"I did not follow the statement on p. 13 that there was a correlation between SO and sexual harassment r = .18, p = .01, but that this tendency was stronger among male, r..28, p = .002 and female r=.31, p = .002 participants. Doesn't the r value = .18 and p value = .01 derive from the combined correlation for men and women? How does this get stronger for men and women when considered separately? Please clarify."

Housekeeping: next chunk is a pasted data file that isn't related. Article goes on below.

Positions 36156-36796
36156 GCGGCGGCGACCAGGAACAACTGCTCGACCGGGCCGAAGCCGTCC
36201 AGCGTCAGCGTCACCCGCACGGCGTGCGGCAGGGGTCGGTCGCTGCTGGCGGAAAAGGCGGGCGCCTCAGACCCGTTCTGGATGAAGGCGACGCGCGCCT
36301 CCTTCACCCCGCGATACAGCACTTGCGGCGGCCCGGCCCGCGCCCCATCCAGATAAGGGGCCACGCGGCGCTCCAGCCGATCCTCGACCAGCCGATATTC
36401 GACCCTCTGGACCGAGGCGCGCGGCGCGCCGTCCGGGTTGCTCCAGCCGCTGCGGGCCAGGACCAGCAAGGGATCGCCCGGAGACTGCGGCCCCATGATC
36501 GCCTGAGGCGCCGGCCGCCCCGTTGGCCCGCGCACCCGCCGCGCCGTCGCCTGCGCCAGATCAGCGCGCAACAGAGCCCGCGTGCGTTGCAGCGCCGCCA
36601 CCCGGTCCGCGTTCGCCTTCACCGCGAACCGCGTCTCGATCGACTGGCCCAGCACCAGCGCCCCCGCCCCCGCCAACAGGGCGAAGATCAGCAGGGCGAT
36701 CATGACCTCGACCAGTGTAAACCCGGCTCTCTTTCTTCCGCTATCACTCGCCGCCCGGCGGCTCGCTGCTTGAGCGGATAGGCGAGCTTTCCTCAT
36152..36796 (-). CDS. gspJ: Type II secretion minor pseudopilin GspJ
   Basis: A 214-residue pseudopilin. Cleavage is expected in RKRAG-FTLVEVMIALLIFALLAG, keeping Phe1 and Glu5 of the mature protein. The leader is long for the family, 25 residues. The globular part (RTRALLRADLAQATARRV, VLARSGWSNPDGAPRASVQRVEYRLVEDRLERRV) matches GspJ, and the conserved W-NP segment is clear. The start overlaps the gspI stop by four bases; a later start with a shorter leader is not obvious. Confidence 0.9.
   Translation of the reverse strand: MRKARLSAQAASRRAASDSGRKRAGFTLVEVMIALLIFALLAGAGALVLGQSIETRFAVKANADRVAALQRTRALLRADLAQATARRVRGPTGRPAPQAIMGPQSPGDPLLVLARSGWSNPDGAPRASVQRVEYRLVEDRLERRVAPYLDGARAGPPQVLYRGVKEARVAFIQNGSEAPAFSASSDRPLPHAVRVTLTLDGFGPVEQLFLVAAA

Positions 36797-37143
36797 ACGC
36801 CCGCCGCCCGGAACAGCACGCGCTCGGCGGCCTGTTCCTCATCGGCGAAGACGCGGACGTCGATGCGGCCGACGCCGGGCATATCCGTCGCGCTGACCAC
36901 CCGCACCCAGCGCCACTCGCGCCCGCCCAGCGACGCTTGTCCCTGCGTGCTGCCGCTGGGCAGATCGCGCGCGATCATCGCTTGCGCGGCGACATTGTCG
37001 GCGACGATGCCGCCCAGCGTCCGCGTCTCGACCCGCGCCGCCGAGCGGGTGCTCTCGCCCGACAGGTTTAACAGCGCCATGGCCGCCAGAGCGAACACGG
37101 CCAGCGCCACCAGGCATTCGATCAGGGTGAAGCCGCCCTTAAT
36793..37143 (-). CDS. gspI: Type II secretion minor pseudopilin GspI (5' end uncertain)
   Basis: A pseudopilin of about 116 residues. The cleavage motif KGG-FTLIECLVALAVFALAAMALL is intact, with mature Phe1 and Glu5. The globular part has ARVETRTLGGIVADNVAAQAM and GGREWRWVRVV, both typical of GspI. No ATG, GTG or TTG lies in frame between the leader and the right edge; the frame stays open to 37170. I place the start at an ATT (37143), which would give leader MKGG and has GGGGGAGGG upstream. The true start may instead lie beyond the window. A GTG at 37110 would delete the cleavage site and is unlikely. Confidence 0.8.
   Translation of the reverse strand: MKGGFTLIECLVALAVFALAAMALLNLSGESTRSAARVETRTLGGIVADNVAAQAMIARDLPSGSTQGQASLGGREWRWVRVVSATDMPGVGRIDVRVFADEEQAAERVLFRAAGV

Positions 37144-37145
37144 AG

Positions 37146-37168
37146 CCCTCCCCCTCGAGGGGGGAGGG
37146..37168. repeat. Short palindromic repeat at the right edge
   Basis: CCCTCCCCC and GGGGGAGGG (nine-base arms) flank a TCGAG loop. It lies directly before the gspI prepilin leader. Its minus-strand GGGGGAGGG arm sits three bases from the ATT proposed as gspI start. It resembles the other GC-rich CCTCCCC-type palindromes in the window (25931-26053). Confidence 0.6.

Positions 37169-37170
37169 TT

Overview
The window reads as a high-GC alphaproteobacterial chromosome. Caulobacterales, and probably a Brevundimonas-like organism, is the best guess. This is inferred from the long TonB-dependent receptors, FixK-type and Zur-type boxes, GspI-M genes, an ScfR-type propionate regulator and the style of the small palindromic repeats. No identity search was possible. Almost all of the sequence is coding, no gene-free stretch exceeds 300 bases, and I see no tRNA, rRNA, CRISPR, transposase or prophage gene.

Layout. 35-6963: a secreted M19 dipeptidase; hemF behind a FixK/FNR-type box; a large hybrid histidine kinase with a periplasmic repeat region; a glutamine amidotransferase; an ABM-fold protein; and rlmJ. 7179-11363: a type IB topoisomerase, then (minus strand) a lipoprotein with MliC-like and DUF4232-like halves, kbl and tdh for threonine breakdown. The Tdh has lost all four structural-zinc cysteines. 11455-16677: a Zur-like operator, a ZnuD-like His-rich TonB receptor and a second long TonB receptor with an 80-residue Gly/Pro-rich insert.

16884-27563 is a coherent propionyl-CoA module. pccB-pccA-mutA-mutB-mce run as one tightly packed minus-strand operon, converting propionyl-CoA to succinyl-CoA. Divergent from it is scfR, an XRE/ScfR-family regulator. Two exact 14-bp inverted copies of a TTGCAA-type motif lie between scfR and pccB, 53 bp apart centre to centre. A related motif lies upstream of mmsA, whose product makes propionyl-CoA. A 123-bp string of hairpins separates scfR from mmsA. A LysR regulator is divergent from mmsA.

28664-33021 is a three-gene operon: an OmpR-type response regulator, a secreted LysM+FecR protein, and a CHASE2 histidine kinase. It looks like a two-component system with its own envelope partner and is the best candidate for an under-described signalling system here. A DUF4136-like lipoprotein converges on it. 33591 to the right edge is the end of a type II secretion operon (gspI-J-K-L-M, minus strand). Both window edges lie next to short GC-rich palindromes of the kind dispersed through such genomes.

Our first reaction in reading this was to make sure there was no error in our data. There wasn't. So, now, grab an hourglass and pause a minute to answer the following question: How is this possible?
If we try to draw a line (called a "regression" line) representing this relation, here is how it looks: